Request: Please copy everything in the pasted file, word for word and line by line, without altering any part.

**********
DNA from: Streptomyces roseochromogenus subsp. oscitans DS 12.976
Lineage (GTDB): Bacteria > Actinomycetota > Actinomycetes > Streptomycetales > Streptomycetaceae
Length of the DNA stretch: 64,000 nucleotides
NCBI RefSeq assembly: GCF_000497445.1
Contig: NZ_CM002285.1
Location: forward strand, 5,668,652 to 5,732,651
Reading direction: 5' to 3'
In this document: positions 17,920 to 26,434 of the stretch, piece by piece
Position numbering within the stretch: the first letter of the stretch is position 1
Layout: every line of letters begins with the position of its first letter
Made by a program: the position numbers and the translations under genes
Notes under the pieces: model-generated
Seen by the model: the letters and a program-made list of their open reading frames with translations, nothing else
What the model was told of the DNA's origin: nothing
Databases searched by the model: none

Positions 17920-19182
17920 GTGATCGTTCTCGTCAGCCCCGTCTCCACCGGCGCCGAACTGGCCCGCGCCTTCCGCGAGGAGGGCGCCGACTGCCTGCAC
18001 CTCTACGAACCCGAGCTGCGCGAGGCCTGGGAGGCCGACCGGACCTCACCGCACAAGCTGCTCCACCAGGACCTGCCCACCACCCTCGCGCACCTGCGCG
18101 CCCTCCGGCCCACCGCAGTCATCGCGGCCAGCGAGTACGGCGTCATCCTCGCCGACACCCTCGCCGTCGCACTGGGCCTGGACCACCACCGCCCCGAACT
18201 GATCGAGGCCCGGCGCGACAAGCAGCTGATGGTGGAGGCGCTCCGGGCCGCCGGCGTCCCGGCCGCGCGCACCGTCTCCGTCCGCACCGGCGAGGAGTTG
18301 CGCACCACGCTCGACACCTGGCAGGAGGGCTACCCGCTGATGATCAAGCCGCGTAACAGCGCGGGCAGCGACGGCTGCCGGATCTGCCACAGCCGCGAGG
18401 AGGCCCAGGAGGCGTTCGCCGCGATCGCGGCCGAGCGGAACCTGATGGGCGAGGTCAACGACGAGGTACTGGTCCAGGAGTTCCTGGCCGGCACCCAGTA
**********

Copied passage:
DNA from: Streptomyces roseochromogenus subsp. oscitans DS 12.976
Lineage (GTDB): Bacteria > Actinomycetota > Actinomycetes > Streptomycetales > Streptomycetaceae
Length of the DNA stretch: 64,000 nucleotides
NCBI RefSeq assembly: GCF_000497445.1
Contig: NZ_CM002285.1
Location: forward strand, 5,668,652 to 5,732,651
Reading direction: 5' to 3'
In this document: positions 17,920 to 26,434 of the stretch, piece by piece
Position numbering within the stretch: the first letter of the stretch is position 1
Layout: every line of letters begins with the position of its first letter
Made by a program: the position numbers and the translations under genes
Notes under the pieces: model-generated
Seen by the model: the letters and a program-made list of their open reading frames with translations, nothing else
What the model was told of the DNA's origin: nothing
Databases searched by the model: none

Positions 17920-19182
17920 GTGATCGTTCTCGTCAGCCCCGTCTCCACCGGCGCCGAACTGGCCCGCGCCTTCCGCGAGGAGGGCGCCGACTGCCTGCAC
18001 CTCTACGAACCCGAGCTGCGCGAGGCCTGGGAGGCCGACCGGACCTCACCGCACAAGCTGCTCCACCAGGACCTGCCCACCACCCTCGCGCACCTGCGCG
18101 CCCTCCGGCCCACCGCAGTCATCGCGGCCAGCGAGTACGGCGTCATCCTCGCCGACACCCTCGCCGTCGCACTGGGCCTGGACCACCACCGCCCCGAACT
18201 GATCGAGGCCCGGCGCGACAAGCAGCTGATGGTGGAGGCGCTCCGGGCCGCCGGCGTCCCGGCCGCGCGCACCGTCTCCGTCCGCACCGGCGAGGAGTTG
18301 CGCACCACGCTCGACACCTGGCAGGAGGGCTACCCGCTGATGATCAAGCCGCGTAACAGCGCGGGCAGCGACGGCTGCCGGATCTGCCACAGCCGCGAGG
18401 AGGCCCAGGAGGCGTTCGCCGCGATCGCGGCCGAGCGGAACCTGATGGGCGAGGTCAACGACGAGGTACTGGTCCAGGAGTTCCTGGCCGGCACCCAGTA